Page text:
5. 5. Avinash Kumar, Ashar Neyaz & Narasimha Shashidhar International Journal of Computer Science and Security (IJCSS), Volume (14) : Issue (2) : 2020 17 Bednar et al. [7] discussed the challenges posed by the SSDs to the digital forensic investigators. There can be multiple challenges associated with retrieving evidence from the SSDs. The memory controllers in SSDs have not reached the stage of maturity, therefore, data may or may not get recovered from the SSD which poses the uncertainty and further requires the additional responses and measures. Sometimes, the memory controller completely purges the data from SSD and sometimes they may not. Redundant data may get erased by the host machine by the memory controllers itself and then comes the TRIM command. It can reset the memory cells containing data which the operating systems considers redundant. Authors have suggested few solutions to handle this issue associated with SSDs. In order to prevent the memory controllers from erasing the data digital investigators can disassemble the SSD to read the memory cells without built in controller. There can be another approach to disassemble the memory chip and use the memory controllers deigned for digital investigations. However, this process will require certification, forensic compliance, and validation. This solution would not address the complications associated with the encryption and decryption of input and output data. This feature of encryption and decryption of input and output are provided by some vendors like Samsung. The authors discussed that the development of SSD has not reached its maturity yet because usually SSDs tries to optimize the efficiency and speed by using memory controllers that removes the redundant data from the memory. However, this feature was not there since the beginning of the development of SSDs. It was introduced later on as the technology is getting evolved. Shah et al. [8] have conducted an experiment to identify the behavior of SSDs. Authors have argued that nobody had conducted the forensic analysis of SSDs by using it as a primary drive with operating system installed on this drive. All the other research have been conducted by using SSD as secondary drive without operating system installed on it. They believed that with the operating system installed on it, the behavior will be completely different than the one without operating system installed because the functionality of garbage collection may behave differently . Secondly, they argued that most of the research had completely filled the SSD and then the quick format technique was applied. According to them it may be possible that garbage collection technique will clear the data to accommodate the new data. Therefore, it can be possible that the garbage collection process may work differently if the SSD was not filled with the data. Finally, the authors would like to test the SSD from different vendors to analyze the garbage collection functionality. The experiment was performed using three different SSDs on two laptops. The SSDs used in this experiment was from three different vendors. They are Crucial, Samsung, and Kingston respectively. There were different set of experiments conducted. First experiment was connecting all the three SSDs to Laptop using USB port and after performing quick format they have concluded that data will be recovered fully if there will be no garbage collection and TRIM command is disabled and vice versa. The result from the Crucial SSD showed that 17625 out of 17627 pictures were recovered and can be concluded that Crucial has no garbage collector and TRIM command also didn’t work. The same experiment was repeated in Samsung SSD and it has been concluded that Samsung also behaved the same way as Crucial where garbage collection and TRIM command didn’t work. The experiment with Kingston SSD also showed the result that was consistent with Crucial and Samsung. Second experiment involved the connection of SSDs to the secondary SATA port. The SSD was filled with the data and then quick formatted. Computer was turned off after 15 minutes of quick format. After the computer was fully booted and the test was conducted to check for data recovery. On Crucial SSD, almost all the data got recovered and it behaved similar to the experiment when the SSD was connected to the USB port rather than the secondary SATA port. The same experiment was repeated with Samsung and Kingston SSDs, and the result was consistent with Crucial SSD. TRIM command and garbage collection do not work if the SSD is connected externally to the computer. Final set of experiments were conducted by connecting the SSD to the primary SATA port and installing the operating system on it and TRIM command was also enabled. The experiment involved the copying of data on SSD followed by quick format. Computer was shut down after 15 minutes of quick format and then turned on to recover the files. The result from Crucial SSD showed that TRIM command worked perfectly and none of the data was recovered from the SSD. The result of experiment from Samsung SSD also showed that the TRIM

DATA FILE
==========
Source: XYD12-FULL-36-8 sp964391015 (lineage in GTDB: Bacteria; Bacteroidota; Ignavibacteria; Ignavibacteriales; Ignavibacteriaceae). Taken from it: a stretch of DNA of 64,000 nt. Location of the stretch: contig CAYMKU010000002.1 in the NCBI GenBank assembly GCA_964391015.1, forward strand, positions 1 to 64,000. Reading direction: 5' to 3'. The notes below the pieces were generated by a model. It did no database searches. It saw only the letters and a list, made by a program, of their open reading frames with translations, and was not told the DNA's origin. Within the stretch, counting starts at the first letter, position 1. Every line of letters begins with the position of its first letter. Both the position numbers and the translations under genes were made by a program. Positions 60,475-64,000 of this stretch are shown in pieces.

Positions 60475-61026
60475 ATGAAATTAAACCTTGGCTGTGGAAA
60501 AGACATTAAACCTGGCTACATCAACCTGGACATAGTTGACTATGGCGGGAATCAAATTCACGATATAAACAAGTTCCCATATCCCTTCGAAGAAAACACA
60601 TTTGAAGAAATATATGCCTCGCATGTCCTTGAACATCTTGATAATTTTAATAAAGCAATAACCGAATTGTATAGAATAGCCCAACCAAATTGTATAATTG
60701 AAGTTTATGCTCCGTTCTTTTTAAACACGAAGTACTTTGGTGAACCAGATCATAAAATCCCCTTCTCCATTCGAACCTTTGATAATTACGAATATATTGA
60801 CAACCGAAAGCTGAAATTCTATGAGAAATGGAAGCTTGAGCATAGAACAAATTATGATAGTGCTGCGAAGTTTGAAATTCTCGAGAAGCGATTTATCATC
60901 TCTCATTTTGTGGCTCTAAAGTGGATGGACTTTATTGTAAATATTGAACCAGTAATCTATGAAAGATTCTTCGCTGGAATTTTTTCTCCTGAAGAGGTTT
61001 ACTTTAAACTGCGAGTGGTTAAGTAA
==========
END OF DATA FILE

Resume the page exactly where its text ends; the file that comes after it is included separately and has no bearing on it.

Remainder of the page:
6. 6. Avinash Kumar, Ashar Neyaz & Narasimha Shashidhar International Journal of Computer Science and Security (IJCSS), Volume (14) : Issue (2) : 2020 18 command worked perfectly fine and none of the data were recovered. The same result was replicated with the Kingston SSD as well. Fulton [9] discusses that the SSDs are about to replace the traditional hard drives and the challenges associated with the nature of SSDs are profound particularly for the digital forensic community. This research has tried to address couple of issues related to the recovery of the data from SSDs. First addressed issue was to find whether the technology of SSD makes it difficult to recover the deleted data from it. The SSDs uses NAND memory which has a limitation of the erase cycle count to each block which in turn requires the write operations to be distributed across the available memory space. Apart from that the slow write and erase time of NAND memory needs the blocks to be available all the time for next write operation. This requirement removes the unused space from the memory which is a great hurdle for the digital forensic investigators because of the unavailability of the deleted data. Second addressed issue was the role of manufacturers on the data recovery process from the SSDs in a forensically sound manner. The analysis of SSDs without the manufacturers recommended interfaces such as skipping the memory controllers and directly accessing the memory cells can be expensive as well as time consuming and also it may lead to the data modification. Also, the encryption of the SSD memory can be the potential challenges. Market competition among manufacturers doesn’t allow the standards which may further help the digital investigators to comprehend the algorithms applied for wear levelling and other functionalities of SSDs. Third addressed issue was that if the advancement in standards can help to improve the situation. The researchers argue that there is a necessity to pre clear the memory blocks in advance, it should not be necessary to erase it right after the deletion of files. The recommendation is to clear the memory blocks just before the write request was made which in turn will help the digital investigators to recover the data before it gets pre cleared. However, they suspect that manufacturers will voluntarily provide the option to disable the clearing of memory blocks because it would not provide any advantages to them. Joshi et al. [10] has performed couple of experiments such as explaining the response coming out of features like garbage collection, TRIM functionality, and self-corrosion. They have also recommended the solution to get through an issue related to TRIM functionality which is a major hurdle for digital investigators. In addition to that their research also investigate the way to determine whether SSD performs self-corrosion or not. This research also explores the avenue of using write blocker to recover the data from SSDs before it may get erased. Additionally, they also put forwarded the challenges related to SSD forensics involving various factors such as memory controllers, firmware and the effect of encryption. The different experiments showed that the use of TRIM functionality basically gives instruction to an operating system that the invalid or deleted memory blocks should be completely wiped out as soon as device is turned on. Their research has come to a conclusion that if TRIM functionality is enabled in SSD, then it would be difficult to recover the files, however, without TRIM functionality enabled, even if memory controllers, garbage collection, and self-corrosion operate normally, data can be recovered. Their experiment involved the test of SSD from various manufacturers on multiple operating systems. Aldaej et al. [11] performed an experiment to test the data recovery from the SSD in an open source environment. This experiment involved the data recovery process from two different partitions. Data from one partition was deleted completely and the data form the other partition was formatted. Next step involved the analysis of the data from both the drives. Dir ect analysis was done on the same partition which was deleted; however, the image was taken of the drive which was formatted and copied on the other machine and was analyzed to recover the data. The result of this experiment has shown that the data recovery was much better from the image than from the deleted drive. Neyaz et al. [12] used four different flash and solid-state media with different storage space and make, and explained the working of wear-leveling in all of them based on the various file types, file systems, and Windows and Apple macOS operating systems. The recovering and carving of files from these different media showed contrasting results in Windows’ TRIM ON and TRIM OFF, and Apple’s macOS case scenarios. Furthermore, there was no trace of files found from all the